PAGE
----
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H7N9 upgraded to class 5 disease in Taiwan

Publication Date : 04-04-2013

 

Taiwan's Department of Health (DOH) announced yesterday that H7N9 influenza has been listed as a Category V Notifiable Infectious Disease given the number of cases of the virus reported in mainland China.

The DOH also said that a Central Epidemic Command Center for H7N9 influenza has been established in order to closely monitor the situation in Taiwan.

There have so far been nine confirmed H7N9 influenza cases reported in China, including three fatalities and four people in critical condition.

Chang Feng-yih, director-general of the Centers for Disease Control (CDC), said that listing H7N9 influenza as a Category V Notifiable Infectious Disease was to ensure effective risk communication and a rapid response to the situation.

“The epidemic prevention in Taiwan has been raised to Level 3 according to the classification of the World Health Organization,” said Chang, “and so far there have been no confirmed H7N9 cases reported in Taiwan.”

“According to information that I received,” Chang said, “Taiwan is the first country to list H7N9 influenza as a notifiable infectious disease.”

According to the DOH, when doctors discover a patient meets the definition of a Category V Notifiable Infectious Disease, doctors have to report to health authorities within 24 hours and request the patient receive isolated medical treatment. If the patient passes away, the remains of the patient must be cremated within 24 hours.

Epidemic prevention

CDC Deputy Director-General Chou Chih-hau said that the CDC has reinforced quarantine activities at airports and seaports and strengthened fever screening of travelers arriving from China, especially Jiangsu, Anhui, Shanghai and Nanjing where confirmed H7N9 cases were reported. “The CDC has also notified the health care sector to stay vigilant against H7N9 influenza,” Chou said, “and report patients that meet the case definition of H7N9 influenza.”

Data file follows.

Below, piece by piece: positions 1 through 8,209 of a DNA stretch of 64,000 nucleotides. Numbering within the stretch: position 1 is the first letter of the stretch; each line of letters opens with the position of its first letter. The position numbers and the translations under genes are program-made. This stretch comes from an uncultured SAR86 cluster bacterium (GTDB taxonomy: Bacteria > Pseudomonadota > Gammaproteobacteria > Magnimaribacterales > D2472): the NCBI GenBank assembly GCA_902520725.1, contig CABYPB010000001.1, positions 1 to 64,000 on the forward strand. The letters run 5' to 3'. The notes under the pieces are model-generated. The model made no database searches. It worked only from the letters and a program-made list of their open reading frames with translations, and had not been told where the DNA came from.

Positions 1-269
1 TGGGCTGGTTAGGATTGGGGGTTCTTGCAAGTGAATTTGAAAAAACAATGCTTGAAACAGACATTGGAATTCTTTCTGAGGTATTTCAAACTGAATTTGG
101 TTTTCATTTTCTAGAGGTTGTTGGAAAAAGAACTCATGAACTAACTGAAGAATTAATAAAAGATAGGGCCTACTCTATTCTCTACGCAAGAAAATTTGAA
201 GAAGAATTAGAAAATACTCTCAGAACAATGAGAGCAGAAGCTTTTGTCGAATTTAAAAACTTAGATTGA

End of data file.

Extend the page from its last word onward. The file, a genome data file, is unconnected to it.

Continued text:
“There are 22 hospitals nationwide listed (as disease control centres) with 471 isolation wards available to handle a possible outbreak of H7N9,” said Chou.

Chou also said that even though H5N1 and H7N9 are similar viruses, the reason why H7N9 influenza has been listed as a Category V Notifiable Infectious Disease is that medical experts so far do not know much about H7N9 and the government will have more flexibility to handle any situation caused by a Category V Notifiable Infectious Disease.

Travelers included in H7N9 monitoring system

Deputy Health Department Director Lin Tzou-yien said that all the quarantine activities conducted at airports and seaports are the same for visitors from China and Taiwanese citizens who return from China.

“However, the incubation period for H7N9 influenza is seven days,” Lin said, “so people, including international travelers, still have to monitor their own health conditions for any symptoms that meet the definition of H7N9 influenza.“

Lin said that the DOH has been educating managers of group-guided tours to keep an eye on the health conditions of travelers that they are responsible for. If any travelers show symptoms associated with H7N9 influenza, tour managers should immediately take the travelers to a hospital.

 

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